So, you finally decided it was time to replace your roof. No doubt it took quite some time to research, interview roofers, and review your estimates. Now that the hard part is over and you've chosen the best contractor for the job, what now? Once you decide which roofer to work with, there are a few other things you need to do before the crew arrives for work. While a roofing crew has performed the task of stripping and replacing roofs hundreds of times, for most homeowners the process can prove to be disruptive if they aren’t prepared.
It's 2022 after all, and many homeowners work from home. Hearing the constant drilling, banging, and other onomatopoeias that may come along with roofing projects can be stressful. Not to mention, what about your prize-winning hydrangeas? Will they be left unbothered throughout the duration of your project?
At RoofCrafters, we've been replacing roofs for homeowners like you for nearly 30 years now, and we promise there haven't been any records of flower stomping. We know that the replacement process is incredibly daunting, which oftentimes causes homeowners to hyperfocus on the things that they have control over, such as their gardens and outdoor furniture.
In fact, your roofer will appreciate your efforts prior to the commencement of your project. So, what can you do to make sure your replacement flows seamlessly not only for yourself but your roofer too? We're glad you asked. To help you make the process less stressful, below you’ll find a few things you can do to help make sure your project runs smoothly before it even begins. Let's get started!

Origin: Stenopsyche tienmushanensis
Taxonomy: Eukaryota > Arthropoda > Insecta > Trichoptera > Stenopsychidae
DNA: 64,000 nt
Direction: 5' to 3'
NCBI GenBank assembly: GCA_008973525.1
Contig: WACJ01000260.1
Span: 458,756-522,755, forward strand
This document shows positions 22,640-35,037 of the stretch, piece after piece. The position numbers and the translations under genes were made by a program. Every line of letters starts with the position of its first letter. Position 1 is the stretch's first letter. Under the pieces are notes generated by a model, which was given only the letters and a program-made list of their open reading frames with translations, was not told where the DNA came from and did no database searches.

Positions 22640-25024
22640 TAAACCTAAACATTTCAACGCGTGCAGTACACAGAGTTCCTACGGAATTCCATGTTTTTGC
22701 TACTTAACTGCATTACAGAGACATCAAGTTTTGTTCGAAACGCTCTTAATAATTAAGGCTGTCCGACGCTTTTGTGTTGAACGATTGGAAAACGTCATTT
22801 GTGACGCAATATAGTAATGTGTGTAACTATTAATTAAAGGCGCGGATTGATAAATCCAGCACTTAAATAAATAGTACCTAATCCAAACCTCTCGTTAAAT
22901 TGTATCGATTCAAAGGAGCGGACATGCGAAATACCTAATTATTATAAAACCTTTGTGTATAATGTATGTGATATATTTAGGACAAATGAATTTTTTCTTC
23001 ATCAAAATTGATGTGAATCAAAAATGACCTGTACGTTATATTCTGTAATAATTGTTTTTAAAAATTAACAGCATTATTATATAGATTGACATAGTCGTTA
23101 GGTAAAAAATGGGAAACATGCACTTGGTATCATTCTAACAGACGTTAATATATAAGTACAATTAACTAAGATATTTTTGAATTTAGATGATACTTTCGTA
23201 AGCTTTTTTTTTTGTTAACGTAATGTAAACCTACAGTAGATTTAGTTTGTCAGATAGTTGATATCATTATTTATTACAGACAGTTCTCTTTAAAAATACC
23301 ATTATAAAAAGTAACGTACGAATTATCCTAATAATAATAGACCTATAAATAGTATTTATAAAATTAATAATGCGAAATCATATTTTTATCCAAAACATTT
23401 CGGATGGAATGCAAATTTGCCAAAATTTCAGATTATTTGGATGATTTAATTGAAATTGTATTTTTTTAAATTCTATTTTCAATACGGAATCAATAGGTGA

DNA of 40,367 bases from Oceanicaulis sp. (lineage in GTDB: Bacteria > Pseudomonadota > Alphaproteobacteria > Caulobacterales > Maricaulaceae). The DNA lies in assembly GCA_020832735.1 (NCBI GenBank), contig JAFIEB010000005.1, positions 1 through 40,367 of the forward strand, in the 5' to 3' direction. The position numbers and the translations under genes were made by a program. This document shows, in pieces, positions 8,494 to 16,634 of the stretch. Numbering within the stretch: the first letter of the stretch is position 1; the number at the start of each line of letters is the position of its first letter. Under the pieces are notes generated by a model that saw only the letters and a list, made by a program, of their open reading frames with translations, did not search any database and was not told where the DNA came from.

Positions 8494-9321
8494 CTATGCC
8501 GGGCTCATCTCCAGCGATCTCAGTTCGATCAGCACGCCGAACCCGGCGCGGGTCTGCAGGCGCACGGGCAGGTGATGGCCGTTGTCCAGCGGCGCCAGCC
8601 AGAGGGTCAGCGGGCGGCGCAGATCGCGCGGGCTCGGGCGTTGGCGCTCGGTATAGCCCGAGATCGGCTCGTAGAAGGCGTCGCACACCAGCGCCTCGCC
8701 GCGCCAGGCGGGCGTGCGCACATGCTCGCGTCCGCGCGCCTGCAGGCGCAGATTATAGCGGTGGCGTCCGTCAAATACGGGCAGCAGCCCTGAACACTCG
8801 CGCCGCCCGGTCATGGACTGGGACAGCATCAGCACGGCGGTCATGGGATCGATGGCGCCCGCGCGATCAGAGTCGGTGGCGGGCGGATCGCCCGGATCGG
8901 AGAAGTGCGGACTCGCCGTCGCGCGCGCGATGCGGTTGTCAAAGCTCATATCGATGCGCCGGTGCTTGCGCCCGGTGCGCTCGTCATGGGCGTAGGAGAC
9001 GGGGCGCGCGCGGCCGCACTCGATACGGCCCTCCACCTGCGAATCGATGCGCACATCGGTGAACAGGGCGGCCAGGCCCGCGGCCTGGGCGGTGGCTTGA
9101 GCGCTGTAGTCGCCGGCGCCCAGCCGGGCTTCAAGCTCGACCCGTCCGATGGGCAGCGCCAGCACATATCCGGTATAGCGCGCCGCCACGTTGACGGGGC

Move Your Vehicles onto the Street
The night before the crew is due to arrive, you’d be well advised to move any vehicles you have in the garage or on the driveway to the street. Roofers tend to start early in the morning and the first thing that’s going to arrive is a dumpster where the crew will discard the old shingles. Then another truck will arrive with everything that’s needed to replace your old roof.
While most roofing crews are conscientious when it comes to minimizing disruptions to your routine, if you park your vehicles in the garage you may find it impossible to get them out until the roofing job is complete. Not to mention the fact that the process may scatter a few roofing nails on your driveway that could puncture a tire. Since the process typically takes 2-3 days, your best bet is to park on the street until the job is finished and your property is cleaned up.
Put Away Yard Amenities
To do their job, roofers need to be able to access your roof from all four cardinal points of the compass. Additionally, some of the supplies needed to replace your roof may need to be stored in your fenced yard for security’s sake. The last thing you want is for the roofing crew to trip over toys or furniture. Plus, you probably wouldn’t like it if castoff shingles landed on your shiny gas grill. The best thing you can do to help the roofing crew is to create a 15-foot exclusion zone all around your home. This way you won’t have to worry about anyone getting hurt or anything getting damaged.
Protect Your Plants, Spotlights, and Sprinklers
While most roofers will place tarps over shrubs and flower beds, it wouldn’t hurt to talk to the supervisor about any plants you’re concerned about when he or she arrives prior to the arrival of the crew. This way the supervisor can mark the plants before telling the crew before they start stripping your roof. In fact, the walkaround is a good time to express any concerns you have about the process that’s about to begin.